Jason Richard Yuschak was sentenced in federal court this week after pleading guilty to ID theft and mail fraud. While in court for that sentencing, federal officials announced a new mail fraud indictment for an eBay scam.

Yuschak, 28, was convicted of stealing the identities of at least 78 people who bought or shopped for cars at the Columbus Ohio dealerships where he worked between September 2005 and September 2007. During that time he worked for Dennis Autopoint, Germain Toyota, Bob Caldwell Jeep and Dodge, and Crown Kia-Jeep.

He received a three-year prison sentence for opening credit card accounts using information from Ohio driver’s licenses, credit applications, purchase proposals, test drive agreements, purchase contracts and business records.

The grand jury indictment was issued in response to a criminal complaint filed September 8, 2009. According to the mail fraud indictment, Yuschak collected $3,000 from an Oklahoma woman in exchange for a Gibson Les Paul guitar he offered on eBay. The woman sent the payment thru PayPal with two e-checks issued on May 21, 2009.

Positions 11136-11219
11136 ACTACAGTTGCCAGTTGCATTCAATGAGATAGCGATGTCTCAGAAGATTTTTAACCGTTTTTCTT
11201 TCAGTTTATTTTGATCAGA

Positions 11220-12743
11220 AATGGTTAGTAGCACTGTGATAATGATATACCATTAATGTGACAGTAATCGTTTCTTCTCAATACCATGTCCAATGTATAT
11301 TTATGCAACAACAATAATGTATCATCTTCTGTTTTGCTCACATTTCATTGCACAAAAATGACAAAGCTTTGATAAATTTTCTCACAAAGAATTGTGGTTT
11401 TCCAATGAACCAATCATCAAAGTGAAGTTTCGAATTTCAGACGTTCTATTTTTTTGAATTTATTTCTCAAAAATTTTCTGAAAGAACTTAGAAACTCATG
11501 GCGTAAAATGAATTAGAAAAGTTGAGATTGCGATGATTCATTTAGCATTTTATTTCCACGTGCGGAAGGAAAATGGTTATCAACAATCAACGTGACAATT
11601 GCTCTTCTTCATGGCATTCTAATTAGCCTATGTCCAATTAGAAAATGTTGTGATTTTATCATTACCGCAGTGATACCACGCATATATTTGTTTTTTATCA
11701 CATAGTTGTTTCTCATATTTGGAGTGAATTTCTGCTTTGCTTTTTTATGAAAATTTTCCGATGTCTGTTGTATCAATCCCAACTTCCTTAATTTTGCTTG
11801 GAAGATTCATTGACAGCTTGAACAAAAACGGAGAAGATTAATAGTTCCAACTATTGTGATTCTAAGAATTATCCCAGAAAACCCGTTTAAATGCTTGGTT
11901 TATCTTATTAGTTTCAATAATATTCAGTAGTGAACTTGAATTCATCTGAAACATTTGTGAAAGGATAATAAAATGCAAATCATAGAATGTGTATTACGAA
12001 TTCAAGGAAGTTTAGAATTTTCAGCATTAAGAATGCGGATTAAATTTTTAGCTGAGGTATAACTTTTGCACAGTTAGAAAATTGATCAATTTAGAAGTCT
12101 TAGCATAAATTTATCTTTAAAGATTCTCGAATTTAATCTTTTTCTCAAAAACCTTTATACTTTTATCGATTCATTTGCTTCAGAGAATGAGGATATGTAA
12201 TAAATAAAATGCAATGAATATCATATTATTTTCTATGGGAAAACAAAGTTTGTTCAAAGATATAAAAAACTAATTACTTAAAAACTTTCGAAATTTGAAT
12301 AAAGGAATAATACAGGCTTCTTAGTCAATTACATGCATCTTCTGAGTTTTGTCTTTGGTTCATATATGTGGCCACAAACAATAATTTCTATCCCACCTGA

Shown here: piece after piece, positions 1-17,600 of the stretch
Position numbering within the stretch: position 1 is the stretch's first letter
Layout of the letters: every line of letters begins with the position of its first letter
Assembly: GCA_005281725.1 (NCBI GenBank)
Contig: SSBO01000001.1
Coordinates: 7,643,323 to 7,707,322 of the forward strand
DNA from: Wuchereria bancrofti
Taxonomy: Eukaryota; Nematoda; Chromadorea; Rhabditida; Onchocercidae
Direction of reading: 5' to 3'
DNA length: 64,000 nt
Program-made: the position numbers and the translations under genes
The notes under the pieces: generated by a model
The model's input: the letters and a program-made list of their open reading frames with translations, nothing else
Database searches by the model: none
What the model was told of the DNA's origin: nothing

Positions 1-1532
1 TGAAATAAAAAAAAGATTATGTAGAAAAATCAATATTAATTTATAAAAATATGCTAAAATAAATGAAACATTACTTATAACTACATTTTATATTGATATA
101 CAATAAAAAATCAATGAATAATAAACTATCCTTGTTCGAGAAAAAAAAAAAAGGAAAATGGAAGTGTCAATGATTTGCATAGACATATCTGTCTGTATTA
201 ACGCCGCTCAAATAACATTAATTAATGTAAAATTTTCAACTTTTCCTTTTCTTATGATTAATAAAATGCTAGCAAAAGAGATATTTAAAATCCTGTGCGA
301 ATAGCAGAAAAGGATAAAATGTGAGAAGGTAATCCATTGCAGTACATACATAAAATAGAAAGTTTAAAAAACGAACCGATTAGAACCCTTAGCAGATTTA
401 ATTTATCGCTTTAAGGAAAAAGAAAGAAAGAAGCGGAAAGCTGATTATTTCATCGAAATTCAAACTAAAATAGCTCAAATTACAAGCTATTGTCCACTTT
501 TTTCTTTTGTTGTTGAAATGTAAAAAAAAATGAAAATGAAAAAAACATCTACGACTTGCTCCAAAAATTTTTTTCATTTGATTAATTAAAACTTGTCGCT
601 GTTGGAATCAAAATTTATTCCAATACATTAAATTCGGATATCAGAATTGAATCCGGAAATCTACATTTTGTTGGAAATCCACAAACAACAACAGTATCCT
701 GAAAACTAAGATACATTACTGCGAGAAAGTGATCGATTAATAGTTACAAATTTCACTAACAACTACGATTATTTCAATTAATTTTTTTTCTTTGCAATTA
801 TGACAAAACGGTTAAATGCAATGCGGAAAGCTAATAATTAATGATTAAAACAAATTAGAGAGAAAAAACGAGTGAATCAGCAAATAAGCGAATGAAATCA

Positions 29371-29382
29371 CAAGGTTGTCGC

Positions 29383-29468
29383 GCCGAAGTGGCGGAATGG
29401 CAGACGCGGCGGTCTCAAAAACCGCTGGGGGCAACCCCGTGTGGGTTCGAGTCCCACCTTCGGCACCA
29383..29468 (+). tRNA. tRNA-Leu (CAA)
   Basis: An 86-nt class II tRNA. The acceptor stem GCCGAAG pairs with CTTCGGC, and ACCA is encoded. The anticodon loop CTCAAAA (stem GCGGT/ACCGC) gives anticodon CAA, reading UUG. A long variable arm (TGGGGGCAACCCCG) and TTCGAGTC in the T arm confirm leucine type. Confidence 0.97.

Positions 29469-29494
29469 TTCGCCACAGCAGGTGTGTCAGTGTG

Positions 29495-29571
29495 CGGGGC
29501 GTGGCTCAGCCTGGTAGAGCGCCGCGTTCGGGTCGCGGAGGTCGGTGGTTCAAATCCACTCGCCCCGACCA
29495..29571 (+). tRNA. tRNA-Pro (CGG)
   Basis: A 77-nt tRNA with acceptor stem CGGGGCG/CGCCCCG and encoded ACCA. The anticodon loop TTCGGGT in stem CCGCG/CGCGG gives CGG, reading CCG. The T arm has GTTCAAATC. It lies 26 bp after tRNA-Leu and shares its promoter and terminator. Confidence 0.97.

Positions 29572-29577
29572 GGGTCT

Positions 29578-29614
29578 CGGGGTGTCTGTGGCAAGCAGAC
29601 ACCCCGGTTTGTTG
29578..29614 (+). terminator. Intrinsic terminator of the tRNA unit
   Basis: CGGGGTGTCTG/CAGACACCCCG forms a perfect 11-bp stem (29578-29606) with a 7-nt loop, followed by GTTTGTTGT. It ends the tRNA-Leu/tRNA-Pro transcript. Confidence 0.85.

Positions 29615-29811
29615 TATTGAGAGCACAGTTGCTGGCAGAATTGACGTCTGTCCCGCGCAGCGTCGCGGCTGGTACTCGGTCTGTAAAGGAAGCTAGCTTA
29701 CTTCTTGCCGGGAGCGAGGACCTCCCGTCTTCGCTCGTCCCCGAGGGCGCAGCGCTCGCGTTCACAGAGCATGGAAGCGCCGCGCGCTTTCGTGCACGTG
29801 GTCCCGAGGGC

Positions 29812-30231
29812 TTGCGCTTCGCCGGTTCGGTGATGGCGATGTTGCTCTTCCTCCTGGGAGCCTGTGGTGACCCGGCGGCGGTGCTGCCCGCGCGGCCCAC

The woman never received the guitar and finally asked that Yuschak return her money. Yuschak allegedly agreed to cancel the deal but sent her an empty envelope instead.

The victim filed dispute with PayPal and filed a report with her local police department.

If convicted on the mail fraud charges, Yuschak could be sentenced to the maximum prison sentence of 20 years. Any mail fraud sentence would have to be served subsequent to his other three-year imprisonment.

Strip-cut V.S. Cross-cut Paper Shredders, Which will keep you Safer?

Monday, October 12th, 2009

For those of you that pay attention to identity theft news know the importance of destroying documents that could have sensitive information on them. Is just shredding your documents enough? Which shredder should you buy? One that cuts documents into strips or one that cut documents into squares. Could someone if they really wanted to put your documents back together?

I know this sounds ridiculous but people have been known to put together shredded documents to get the private information off of them. I know what you might be thinking who would do that? Meth addicts thats who. Believe it or not identity theft rings have been known to employ meth addicts to dumpster dive and get document and put them back together. In return they get the drugs they are addicted to. Meth addicts can stay up for days at a time and can stay focused for long periods of time.